From tailors to clothing stores and costume shops, a wide range of occupations and fields involve themselves in making uniforms available for use. The professional requirements for creating uniforms derive, in part, from the status inherent in the work or occupation connoted.
Branches of the military such as the army and navy, or the roughly comparable organization of the police, have special clothes made specifically for them. To avoid either legal penalties or professional setbacks, tailors and shops should only sell military and police uniforms directly to the army or other appropriate organization.
The garment industry can more freely manufacture uniforms for people not be meaningfully identified by them if the occupations in question involve no special government clearance. Nurses' scrubs, doctors' outfits, and chef clothes, to name three examples, can be sold in costume shops without incurring societal disapproval or legal consequences. Medical organizations like hospitals often use generic clothes, such as scrubs for nurses, geared more toward practical concerns than aesthetics.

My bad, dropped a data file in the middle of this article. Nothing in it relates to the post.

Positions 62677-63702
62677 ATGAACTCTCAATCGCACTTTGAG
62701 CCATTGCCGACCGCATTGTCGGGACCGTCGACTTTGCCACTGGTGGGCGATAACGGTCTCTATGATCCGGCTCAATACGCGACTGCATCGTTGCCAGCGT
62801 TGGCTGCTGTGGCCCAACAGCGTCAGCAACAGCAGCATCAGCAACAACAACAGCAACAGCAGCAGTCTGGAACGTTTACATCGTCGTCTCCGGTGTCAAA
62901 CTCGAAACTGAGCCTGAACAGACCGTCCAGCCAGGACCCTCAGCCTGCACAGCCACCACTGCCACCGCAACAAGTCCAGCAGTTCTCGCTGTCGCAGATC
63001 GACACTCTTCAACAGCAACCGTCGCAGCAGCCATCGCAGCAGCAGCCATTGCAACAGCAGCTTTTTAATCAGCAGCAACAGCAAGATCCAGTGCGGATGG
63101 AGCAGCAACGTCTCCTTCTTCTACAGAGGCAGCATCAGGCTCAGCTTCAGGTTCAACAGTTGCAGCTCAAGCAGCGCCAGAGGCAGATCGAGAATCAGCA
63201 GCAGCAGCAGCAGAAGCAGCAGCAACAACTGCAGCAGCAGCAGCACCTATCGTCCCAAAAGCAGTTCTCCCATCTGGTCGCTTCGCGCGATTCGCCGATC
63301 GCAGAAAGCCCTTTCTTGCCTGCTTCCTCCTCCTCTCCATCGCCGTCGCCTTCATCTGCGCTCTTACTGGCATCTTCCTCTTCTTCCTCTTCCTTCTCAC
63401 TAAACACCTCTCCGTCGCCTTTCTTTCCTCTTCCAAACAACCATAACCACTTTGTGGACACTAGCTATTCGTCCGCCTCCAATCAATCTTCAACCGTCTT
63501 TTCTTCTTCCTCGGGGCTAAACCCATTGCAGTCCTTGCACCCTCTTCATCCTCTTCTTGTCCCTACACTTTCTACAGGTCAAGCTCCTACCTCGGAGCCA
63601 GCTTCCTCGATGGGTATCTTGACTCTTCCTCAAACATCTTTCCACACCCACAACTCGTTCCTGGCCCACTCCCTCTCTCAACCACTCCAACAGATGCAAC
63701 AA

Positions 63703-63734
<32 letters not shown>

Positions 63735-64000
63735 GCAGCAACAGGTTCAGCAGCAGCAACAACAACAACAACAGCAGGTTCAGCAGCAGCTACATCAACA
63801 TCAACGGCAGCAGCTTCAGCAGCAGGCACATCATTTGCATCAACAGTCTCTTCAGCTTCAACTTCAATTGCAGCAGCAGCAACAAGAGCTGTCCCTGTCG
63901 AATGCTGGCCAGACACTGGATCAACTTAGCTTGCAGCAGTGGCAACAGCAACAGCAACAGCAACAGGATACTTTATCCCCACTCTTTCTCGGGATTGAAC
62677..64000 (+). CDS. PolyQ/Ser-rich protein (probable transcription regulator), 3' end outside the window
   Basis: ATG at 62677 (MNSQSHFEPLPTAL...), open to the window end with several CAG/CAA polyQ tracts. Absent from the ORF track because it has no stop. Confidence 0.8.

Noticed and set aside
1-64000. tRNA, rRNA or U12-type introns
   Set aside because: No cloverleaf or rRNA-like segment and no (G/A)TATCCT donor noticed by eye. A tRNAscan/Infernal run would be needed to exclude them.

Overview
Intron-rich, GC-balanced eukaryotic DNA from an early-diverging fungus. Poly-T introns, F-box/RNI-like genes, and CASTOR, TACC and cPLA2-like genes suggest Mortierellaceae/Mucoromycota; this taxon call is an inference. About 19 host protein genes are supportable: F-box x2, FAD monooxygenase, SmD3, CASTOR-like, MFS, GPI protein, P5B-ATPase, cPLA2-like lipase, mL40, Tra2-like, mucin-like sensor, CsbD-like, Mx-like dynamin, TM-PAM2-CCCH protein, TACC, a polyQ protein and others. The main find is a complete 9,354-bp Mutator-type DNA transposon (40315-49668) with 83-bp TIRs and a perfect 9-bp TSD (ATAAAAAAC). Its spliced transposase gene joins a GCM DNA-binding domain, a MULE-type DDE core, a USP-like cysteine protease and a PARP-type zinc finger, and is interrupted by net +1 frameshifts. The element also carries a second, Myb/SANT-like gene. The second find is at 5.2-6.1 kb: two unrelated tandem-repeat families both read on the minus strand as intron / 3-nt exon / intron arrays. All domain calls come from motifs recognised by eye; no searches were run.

The manufacture and sale of athletic outfits like cheerleader uniforms and sports team jerseys has a wide customer base, both among adults and children, but may involve intellectual property rights. Garment companies should look into licensing rights for basketball, soccer, baseball and football "brands." They can then help sports fans wear their favorite team's uniforms without fear of prosecution or litigation. School uniforms might be trademarked. More often, though, garment manufacturers make cheap and generic school uniforms recognizable as such only in specific locations.
Men and women interested in ordering away for uniforms, whether for mascots, clubs, or other pursuits, could alternately contract out the work to individual tailors or large-scale companies. In any event, uniforms could serve an array of both practical and aesthetic functions.